directives, which form branches from a terminal node or join another tree to a terminal node, respectively. The converse process of cutting a tree at a defined node and discarding the nodes and information below it is provided by the `BCUT`

directive.

The numbers of the subsequent nodes can be obtained from the functions that are provided to navigate around a tree:

`BNEXT` |
provides the numbers of the nodes below a node; |
---|---|

`BPREVIOUS` |
provides the number of the node immediately above a node; |

`BTERMINAL` |
finds the next terminal node after a node; |

`BSCAN` |
finds the number of the node immediately after a node in a standard branch-by-branch order that visits each node once. |

Other useful functions include:

`BNBRANCHES` |
provides the number of branches below a node; |
---|---|

`BDEPTH` |
calculates the depth of a node (taking the root as being at depth 1); |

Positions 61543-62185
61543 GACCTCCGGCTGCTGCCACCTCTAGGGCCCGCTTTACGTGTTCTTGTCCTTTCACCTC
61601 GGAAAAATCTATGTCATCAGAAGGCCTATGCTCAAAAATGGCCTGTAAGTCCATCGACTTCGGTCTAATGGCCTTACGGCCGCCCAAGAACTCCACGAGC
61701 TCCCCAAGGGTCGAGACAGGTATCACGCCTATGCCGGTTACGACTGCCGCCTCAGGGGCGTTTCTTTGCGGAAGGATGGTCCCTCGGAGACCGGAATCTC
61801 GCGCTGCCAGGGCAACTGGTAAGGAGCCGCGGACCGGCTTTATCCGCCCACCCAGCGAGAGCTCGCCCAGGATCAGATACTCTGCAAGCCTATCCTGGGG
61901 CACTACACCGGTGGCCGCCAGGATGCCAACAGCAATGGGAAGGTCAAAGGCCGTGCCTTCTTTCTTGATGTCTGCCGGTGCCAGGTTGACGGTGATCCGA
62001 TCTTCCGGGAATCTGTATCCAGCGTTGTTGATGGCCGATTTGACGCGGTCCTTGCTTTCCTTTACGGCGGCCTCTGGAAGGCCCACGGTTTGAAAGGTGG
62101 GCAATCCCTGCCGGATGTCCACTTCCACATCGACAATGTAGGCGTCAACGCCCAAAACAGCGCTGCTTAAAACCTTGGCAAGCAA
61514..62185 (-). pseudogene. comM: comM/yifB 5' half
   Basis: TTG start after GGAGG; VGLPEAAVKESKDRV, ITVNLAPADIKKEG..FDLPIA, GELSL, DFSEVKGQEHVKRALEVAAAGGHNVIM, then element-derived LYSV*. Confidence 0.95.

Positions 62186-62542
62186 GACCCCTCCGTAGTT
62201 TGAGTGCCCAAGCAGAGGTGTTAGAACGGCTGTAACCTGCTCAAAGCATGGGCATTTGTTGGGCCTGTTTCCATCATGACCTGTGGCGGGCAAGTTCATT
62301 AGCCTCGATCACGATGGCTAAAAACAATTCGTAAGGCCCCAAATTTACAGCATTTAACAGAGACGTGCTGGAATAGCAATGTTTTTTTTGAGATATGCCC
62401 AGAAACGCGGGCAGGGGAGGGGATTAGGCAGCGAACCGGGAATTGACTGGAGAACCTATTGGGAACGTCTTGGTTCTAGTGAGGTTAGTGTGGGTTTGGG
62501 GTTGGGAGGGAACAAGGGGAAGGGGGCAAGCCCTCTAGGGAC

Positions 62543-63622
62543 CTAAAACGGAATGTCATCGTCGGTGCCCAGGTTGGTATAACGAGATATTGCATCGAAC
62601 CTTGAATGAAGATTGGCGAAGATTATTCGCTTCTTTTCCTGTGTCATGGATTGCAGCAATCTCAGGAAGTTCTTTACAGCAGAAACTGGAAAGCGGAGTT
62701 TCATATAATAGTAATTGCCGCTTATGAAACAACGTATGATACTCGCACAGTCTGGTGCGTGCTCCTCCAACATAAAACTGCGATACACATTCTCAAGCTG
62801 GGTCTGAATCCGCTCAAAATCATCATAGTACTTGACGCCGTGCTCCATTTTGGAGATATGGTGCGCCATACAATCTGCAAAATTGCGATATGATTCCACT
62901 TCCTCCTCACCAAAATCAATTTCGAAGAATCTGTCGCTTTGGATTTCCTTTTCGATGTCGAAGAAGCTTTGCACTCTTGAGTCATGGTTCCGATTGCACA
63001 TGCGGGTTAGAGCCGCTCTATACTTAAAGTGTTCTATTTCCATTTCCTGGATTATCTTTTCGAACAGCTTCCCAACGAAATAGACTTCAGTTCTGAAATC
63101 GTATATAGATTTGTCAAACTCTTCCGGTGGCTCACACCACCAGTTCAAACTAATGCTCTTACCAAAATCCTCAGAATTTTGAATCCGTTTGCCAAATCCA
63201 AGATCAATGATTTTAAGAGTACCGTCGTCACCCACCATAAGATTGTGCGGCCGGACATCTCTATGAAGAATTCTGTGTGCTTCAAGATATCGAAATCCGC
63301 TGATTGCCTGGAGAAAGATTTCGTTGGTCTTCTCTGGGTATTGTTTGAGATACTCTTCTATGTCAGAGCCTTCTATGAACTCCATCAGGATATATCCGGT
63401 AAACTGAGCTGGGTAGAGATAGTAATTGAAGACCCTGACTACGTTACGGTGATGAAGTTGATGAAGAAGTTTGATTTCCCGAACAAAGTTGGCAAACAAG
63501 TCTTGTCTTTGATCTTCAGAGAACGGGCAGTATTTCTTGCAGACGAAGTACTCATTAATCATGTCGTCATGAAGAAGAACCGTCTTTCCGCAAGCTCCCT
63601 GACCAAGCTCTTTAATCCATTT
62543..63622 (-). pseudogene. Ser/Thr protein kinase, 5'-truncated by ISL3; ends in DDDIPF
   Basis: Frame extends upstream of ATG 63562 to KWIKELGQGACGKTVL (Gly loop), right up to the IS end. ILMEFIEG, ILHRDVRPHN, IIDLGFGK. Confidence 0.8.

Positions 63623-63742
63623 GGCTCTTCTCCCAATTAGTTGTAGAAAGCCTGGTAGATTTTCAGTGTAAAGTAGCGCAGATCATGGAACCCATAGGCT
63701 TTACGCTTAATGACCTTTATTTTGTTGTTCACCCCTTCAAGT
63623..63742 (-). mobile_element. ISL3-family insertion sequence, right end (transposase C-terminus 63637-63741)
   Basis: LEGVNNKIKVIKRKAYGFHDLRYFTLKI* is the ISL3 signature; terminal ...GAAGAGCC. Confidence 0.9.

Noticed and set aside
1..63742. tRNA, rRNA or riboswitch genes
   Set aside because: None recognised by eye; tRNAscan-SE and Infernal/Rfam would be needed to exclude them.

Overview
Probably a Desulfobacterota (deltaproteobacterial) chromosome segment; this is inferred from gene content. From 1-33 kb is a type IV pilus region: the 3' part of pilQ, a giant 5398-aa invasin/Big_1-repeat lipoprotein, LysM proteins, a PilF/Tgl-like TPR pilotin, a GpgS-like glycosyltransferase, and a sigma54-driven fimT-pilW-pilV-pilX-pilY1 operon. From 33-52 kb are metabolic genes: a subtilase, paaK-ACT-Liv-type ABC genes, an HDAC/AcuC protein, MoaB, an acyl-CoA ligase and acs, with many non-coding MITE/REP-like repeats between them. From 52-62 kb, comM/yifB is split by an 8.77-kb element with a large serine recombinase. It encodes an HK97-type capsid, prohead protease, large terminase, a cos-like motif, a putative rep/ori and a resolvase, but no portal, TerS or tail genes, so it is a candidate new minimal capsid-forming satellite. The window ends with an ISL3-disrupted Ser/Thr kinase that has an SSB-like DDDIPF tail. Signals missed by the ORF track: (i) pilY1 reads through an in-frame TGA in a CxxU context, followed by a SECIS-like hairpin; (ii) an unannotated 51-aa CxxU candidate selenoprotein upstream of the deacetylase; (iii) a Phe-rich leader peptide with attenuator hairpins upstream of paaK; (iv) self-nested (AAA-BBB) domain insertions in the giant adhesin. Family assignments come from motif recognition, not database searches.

`BPATH` |
provides a variate containing the numbers of the nodes on the branch to a node; |

`BBRANCHES` |
provides a variate containing the numbers of the branches taken on the path to a node; |

`BBELOW` |
provides a variate containing numbers of all the nodes or all the terminal nodes below a node; |

`BNNODES` |
provides the number of nodes in a tree; |

`BMAXNODE` |
provides the maximum node number in a tree. |

There are also several utility procedures, which are used by the special-purpose tree procedures.

`BCONSTRUCT` |
constructs a tree (using subsidiary procedure `BSELECT` , which is customized according to the type of tree). |
---|---|

`BGRAPH` |
plots a tree. |

`BPRINT` |
displays a tree. |

`BPRUNE` |
prunes a tree using minimal cost complexity (assuming that “accuracy” values have been stored at each node of the tree, which can be done using customized procedure `BVALUES` ). |

New tree-based analyses can thus be added by writing a main procedure (like `BCLASSIFICATION`

, `BREGRESSION`

etc), and defining appropriate versions of `BSELECT`

.

Options: none.

Parameter: `IDENTIFIER`

.

### See also